Surry wants annual county payments

Published 12:57 pm Wednesday, March 29, 2017

By Ryan Kushner

Staff writer

SURRY—The town of Surry wants annual payments of $200,000 from the county in exchange for transferring its sewer systems to the Hampton Roads Sanitation District.

In a letter sent to the Surry County Board of Supervisors Thursday, March 23, Surry Mayor Will Gwaltney lists the town’s “conditions of agreement,” provisions that were first alluded to publically by the Surry Town Council when it unanimously agreed to approve the transfer to HRSD, provided the then-undisclosed agreements were met by the county.

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There is no indication in Gwaltney’s letter as to why the town expects an annual $200,000 from the county, or what it will do with it.

Council member Robert Berryman said he had no comments “for whatever you’re asking” when called Monday by The Smithfield Times. 

The Smithfield Times met up with Gwaltney in his yard on Monday afternoon. He said the Town Council wrote the letter and it was done “several weeks ago.” {mprestriction ids=”1,2,3,4,5,6″}

 “I’m sure it’s been voted on,” Gwaltney said, adding that his job on the council is that of “referee” and to sign documents, such as the letter to the county. He pointed out that he was not a voting member of the Town Council.

As for the annual $200,000 payment, Gwaltney said he had “no idea” what it was to be used for because that’s for the Town Council to figure out. Gwaltney added that it would probably go to maintenance and to keep the town running but it was ultimately up to the Town Council to decide.

Efforts to reach other members of the Town Council were unsuccessful. 

The letter contains a total of five conditions, each bulleted.

Aside from the annual cash contributions, two of the conditions are services that will already be offered by HRSD, including water meter reading and handling the billing of water customers. The others are demands that the county cut the town’s grass and be responsible for “trash can emptying” in Oaks Park, a strip of land along Route 31 owned by the town.

Surry Town Council members had said after the March 14 vote to transfer ownership of the sewage system that the agreements were made with County Administrator Tyrone Franklin during a meeting held in January.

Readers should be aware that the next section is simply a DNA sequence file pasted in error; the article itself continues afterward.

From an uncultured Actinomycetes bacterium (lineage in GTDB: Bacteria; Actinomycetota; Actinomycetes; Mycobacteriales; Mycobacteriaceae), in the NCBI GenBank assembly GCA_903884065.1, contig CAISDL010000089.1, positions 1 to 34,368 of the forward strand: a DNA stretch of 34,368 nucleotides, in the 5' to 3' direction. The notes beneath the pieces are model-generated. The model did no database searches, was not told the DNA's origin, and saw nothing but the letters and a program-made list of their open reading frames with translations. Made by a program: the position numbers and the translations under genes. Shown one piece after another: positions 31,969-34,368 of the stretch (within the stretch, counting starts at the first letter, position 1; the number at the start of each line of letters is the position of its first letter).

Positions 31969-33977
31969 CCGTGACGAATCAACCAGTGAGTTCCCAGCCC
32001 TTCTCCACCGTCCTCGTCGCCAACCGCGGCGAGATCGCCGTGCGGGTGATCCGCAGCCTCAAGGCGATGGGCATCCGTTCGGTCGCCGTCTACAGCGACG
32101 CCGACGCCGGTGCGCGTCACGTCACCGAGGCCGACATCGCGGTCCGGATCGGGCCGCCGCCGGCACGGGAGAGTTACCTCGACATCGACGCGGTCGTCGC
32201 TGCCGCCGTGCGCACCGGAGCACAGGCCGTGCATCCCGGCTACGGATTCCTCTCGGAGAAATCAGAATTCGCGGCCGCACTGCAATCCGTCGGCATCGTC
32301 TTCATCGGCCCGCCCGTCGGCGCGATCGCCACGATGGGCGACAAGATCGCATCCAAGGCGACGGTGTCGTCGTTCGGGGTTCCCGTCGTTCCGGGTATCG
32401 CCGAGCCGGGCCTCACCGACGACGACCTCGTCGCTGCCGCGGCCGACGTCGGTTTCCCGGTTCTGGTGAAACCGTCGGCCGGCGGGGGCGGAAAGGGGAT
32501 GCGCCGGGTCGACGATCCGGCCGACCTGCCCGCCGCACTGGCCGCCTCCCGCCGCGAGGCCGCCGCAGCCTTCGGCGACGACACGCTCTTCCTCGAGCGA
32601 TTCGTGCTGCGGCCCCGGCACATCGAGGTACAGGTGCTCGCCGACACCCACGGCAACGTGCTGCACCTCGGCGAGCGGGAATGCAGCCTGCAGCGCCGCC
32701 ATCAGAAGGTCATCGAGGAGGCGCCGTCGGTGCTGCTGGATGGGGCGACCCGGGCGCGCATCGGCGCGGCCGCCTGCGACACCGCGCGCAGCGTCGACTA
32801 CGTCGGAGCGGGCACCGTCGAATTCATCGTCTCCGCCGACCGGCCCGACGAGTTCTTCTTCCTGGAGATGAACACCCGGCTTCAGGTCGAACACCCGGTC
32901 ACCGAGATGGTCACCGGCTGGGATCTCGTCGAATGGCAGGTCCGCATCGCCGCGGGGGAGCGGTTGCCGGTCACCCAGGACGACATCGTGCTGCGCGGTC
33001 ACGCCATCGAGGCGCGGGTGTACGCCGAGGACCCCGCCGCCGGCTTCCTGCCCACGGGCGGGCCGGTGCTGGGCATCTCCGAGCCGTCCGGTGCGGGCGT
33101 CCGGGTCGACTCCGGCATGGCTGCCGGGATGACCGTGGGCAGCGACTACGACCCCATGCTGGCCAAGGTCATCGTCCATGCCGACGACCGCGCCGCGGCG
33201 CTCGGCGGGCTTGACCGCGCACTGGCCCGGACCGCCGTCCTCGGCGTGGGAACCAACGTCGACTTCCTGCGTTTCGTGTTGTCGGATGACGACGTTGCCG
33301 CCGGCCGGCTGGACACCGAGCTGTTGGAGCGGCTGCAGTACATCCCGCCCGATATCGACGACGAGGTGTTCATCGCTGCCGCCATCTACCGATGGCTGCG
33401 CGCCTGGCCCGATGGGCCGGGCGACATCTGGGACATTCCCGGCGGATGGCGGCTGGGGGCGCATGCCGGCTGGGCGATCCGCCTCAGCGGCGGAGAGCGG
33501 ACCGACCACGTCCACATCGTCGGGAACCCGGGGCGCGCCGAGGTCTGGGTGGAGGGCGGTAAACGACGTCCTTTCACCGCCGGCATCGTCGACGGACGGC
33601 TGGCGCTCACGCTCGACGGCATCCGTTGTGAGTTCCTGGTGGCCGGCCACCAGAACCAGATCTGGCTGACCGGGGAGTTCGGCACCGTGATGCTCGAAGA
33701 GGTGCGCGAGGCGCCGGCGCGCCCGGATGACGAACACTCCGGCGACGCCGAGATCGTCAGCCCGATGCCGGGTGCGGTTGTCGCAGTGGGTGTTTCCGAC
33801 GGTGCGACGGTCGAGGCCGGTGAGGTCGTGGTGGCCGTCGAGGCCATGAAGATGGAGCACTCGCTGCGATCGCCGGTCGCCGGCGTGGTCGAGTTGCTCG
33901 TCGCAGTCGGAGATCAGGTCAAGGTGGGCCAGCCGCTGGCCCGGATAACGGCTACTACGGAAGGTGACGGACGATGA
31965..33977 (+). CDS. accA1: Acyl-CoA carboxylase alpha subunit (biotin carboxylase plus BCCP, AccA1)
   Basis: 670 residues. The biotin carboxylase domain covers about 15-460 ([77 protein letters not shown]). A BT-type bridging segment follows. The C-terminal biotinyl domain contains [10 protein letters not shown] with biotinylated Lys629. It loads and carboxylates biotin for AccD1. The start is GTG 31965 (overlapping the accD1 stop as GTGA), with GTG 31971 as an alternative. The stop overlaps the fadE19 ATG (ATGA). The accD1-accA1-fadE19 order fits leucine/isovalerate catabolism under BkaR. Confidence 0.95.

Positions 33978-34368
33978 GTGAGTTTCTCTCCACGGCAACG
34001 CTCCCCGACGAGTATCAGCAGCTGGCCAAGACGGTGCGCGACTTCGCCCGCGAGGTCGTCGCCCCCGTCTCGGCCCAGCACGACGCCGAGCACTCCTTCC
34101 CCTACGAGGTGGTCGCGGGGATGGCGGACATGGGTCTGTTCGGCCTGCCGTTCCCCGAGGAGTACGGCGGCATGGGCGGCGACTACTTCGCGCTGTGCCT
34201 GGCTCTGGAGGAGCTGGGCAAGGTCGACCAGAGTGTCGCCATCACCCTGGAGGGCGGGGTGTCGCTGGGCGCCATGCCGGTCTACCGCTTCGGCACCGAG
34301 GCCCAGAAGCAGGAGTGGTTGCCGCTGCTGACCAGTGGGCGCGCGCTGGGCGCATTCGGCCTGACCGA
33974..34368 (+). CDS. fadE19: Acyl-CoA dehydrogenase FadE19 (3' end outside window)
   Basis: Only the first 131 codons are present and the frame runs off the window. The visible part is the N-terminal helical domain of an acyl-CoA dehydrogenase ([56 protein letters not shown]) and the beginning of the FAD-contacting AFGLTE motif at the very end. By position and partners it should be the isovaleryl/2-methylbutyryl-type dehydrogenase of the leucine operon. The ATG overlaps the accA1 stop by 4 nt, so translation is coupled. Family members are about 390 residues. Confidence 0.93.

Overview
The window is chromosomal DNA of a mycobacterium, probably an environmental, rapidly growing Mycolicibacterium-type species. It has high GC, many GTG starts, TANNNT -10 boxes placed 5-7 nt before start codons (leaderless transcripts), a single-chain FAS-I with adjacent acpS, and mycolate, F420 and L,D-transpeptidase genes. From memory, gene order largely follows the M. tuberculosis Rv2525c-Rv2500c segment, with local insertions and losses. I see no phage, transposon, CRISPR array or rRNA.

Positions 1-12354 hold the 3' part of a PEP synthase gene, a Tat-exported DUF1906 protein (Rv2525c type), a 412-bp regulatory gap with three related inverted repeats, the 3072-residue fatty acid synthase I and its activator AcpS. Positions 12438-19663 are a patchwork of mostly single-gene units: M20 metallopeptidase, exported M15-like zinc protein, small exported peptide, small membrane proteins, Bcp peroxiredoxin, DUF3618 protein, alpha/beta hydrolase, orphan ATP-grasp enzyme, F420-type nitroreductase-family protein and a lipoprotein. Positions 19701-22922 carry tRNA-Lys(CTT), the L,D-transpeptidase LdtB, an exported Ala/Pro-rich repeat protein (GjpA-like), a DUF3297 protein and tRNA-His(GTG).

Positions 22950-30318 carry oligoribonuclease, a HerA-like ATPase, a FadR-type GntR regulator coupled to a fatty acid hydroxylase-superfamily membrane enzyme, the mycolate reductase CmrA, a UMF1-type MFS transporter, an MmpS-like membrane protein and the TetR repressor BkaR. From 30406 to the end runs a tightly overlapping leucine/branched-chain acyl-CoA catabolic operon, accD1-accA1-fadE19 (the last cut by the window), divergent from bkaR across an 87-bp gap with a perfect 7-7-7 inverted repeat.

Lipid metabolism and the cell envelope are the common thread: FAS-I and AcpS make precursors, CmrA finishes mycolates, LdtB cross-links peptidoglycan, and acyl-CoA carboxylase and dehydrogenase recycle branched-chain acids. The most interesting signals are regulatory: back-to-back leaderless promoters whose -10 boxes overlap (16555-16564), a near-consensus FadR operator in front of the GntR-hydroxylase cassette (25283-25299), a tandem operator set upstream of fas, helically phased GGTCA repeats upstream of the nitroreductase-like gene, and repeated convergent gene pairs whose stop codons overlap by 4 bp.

Franklin has since stated that the meeting was an informal discussion with two Town Council members, a statement he reiterated during a Board of Supervisors work session Thursday.

“It was a very general conversation,” said Franklin. “But they acted as if it was the gospel.”

Franklin said he reached out to the Town Council following the conditional vote, and informed them of how requests should be properly presented to the county.

“Most of this is something that’s achievable,” Franklin said of the town’s conditions during the work session. “With the exception of the $200,000 contribution.”

Dendron District Supervisor Michael Drewry said he is “extremely opposed” to an annual payment of $200,000 to the town, asking if the request means that the town is willing to un-incorporate.

“I think it’s an unreasonable request,” said Drewry.  

Bacon’s Castle District Supervisor and Chairperson Judy Lyttle and Surry District Supervisor John Seward both said they agree with Drewry.  

The board had previously informally agreed to pay off the town of Surry’s current debt on its wastewater treatment plant, in the amount of $160,000, should the town decide to join the county in transferring its systems over to HRSD.

“That puts them in a good place,” said Lyttle of the debt payment. “I don’t know what they want the money for.”

Water and sewer is by far the most revenue-generating line item for the town, making up $250,000 of its $348,000 in annual receipts.

Expenses for water were roughly $27,000 for the town in 2016, and generated about $42,000 in revenue. The monthly water bill in the town is $3 and sewer is $47.

Cutting out sewer would leave the town with roughly $140,000 in annual revenue.

But the sewage system is also the town’s biggest expense. Without sanitation expenses, the town’s general fund, which includes costs for administration, insurance, postage/supplies, legal expenses and utilities, is about $73,716 annually. With water, that would be roughly $100,716 annually.

Seward said he will continue to lobby town residents to apply pressure on the Council to deed its sewers to HRSD.

“There’s nobody better to do it than HRSD,” Seward said, adding that he doesn’t want citizens strapped with the same sewer problems the town has experienced for another 20-30 years.

Drewry and Seward both said they would rather give the money to Sam Edwards to help with the wastewater filtration of Edwards Virginia Smokehouse, which burned down last year and is looking to rebuild. According to HRSD General Manager Ted Henifin, the 90-year-old ham company’s wastewater would need the flow of both the county and the town’s sewers. Edwards has said he has received offers from neighboring counties should the town decide not to transfer to HRSD.

The Board of Supervisors voted to deed the county’s wastewater systems to HRSD in February, which includes the town of Dendron’s.  

Managing editor Diana McFarland contributed to this report.  {/mprestriction}